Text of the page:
Harm Reduction

Walgreen's to Carry Opioid Overdose Reversal Drug, No Prescription Needed. Walgreen's drugstores will soon stock the opioid overdose reversal drug naloxone (Narcan) at its thousands of locations across the US, and it will be available over the counter, no prescription needed. Walgreen's is the nation's second largest drugstore chain with more than 8,000 stores. "By stocking Narcan in all our pharmacies, we are making it easier for families and caregivers to help their loved ones by having it on hand in case it is needed," Walgreen's vice president Rick Gates said in a statement. "As a pharmacy, we are committed to making Narcan more accessible in the communities we serve."

Denver Starts Down Path Toward Safe Injection Sites. Seattle and San Francisco are the US cities closest to opening safe injection sites for drug users, but now Denver is making a move in the same direction. A legislative committee last week gave unanimous approval to a plan to open a pilot site in the city. But that's just a first step: The next step is to get the legislation through the General Assembly when the legislature convenes in January.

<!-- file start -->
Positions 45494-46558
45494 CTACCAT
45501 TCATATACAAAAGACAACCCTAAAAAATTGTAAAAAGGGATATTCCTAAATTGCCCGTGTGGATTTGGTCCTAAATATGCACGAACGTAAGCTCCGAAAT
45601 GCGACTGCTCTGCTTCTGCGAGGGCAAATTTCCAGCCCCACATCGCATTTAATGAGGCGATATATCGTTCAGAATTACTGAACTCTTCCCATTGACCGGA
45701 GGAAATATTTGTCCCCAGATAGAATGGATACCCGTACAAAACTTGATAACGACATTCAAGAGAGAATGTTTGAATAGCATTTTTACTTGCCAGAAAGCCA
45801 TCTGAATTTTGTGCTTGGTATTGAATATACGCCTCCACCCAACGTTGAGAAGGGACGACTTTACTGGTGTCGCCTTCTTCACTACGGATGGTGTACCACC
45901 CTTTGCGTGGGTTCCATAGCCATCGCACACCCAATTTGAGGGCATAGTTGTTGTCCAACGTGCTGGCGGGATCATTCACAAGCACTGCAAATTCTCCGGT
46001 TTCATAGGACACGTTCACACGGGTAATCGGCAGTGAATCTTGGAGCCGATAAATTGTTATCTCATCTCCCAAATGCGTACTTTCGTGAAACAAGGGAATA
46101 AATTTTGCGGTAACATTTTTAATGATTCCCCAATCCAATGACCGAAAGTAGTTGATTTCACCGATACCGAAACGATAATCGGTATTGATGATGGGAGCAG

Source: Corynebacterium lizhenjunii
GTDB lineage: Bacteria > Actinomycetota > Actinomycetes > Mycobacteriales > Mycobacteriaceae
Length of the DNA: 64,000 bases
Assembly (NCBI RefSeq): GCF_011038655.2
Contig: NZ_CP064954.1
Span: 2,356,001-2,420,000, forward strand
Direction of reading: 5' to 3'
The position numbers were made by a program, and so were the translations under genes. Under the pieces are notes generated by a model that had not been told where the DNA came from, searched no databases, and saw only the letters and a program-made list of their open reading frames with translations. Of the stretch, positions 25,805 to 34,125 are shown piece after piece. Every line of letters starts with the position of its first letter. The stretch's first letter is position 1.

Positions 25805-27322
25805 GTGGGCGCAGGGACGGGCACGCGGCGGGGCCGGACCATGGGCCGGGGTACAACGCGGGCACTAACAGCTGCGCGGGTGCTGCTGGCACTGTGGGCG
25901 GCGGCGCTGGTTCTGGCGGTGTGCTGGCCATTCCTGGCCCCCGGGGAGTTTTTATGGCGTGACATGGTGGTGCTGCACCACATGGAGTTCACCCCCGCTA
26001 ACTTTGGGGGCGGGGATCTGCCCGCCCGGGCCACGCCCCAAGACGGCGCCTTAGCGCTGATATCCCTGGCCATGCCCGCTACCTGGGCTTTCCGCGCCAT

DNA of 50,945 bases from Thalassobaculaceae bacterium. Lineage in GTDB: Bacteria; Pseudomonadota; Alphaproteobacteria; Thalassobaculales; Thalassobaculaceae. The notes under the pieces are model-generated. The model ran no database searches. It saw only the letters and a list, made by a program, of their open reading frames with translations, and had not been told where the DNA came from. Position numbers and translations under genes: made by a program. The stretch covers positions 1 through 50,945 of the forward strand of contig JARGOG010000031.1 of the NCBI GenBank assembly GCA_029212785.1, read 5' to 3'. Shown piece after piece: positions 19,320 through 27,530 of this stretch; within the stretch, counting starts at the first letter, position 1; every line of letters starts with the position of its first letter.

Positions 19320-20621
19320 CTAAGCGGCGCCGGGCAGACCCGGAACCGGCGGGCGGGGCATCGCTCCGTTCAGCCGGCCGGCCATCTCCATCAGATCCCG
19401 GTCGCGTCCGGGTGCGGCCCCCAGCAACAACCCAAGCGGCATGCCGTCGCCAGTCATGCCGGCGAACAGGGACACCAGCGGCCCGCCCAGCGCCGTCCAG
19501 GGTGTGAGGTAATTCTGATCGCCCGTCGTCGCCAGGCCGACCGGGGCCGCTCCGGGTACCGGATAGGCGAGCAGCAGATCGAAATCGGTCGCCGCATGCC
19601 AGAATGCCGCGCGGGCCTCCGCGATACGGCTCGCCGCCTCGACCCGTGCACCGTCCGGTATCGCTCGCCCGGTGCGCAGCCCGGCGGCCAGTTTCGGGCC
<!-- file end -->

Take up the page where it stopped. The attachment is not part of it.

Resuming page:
International

Colombia, UNODC Sign Cooperation Agreement on Coca and Cocaine. In a deal announced last Friday, Colombia and the UN Office on Drugs and Crime (UNODC) have agreed to cooperate on the county's coca reduction strategy. Under the deal, the UNODC will help Colombia implement "alternative and sustainable development programs in areas affected by coca cultivation," according to a press release from the Colombian presidency. The plan is estimated to require $315 million in funding over the next four years. The question is whether Colombia has the political will to come up with the money.

Categories: Latest News

CN ON: City On Pot-Shop List

Top Stories (MAP) - Sat, 11/04/2017 - 07:00
Barrie Examiner, 04 Nov 2017 - Province releases list of 14 municipalities to receive green light for marijuana stores Green Sprouts Cafe and Vapor Lounge owners allow people to rent bongs in their shop to vape marijuana. But all that might change next year since Barrie has been given the nod and a wink by the province to open one of the first legal cannabis shops.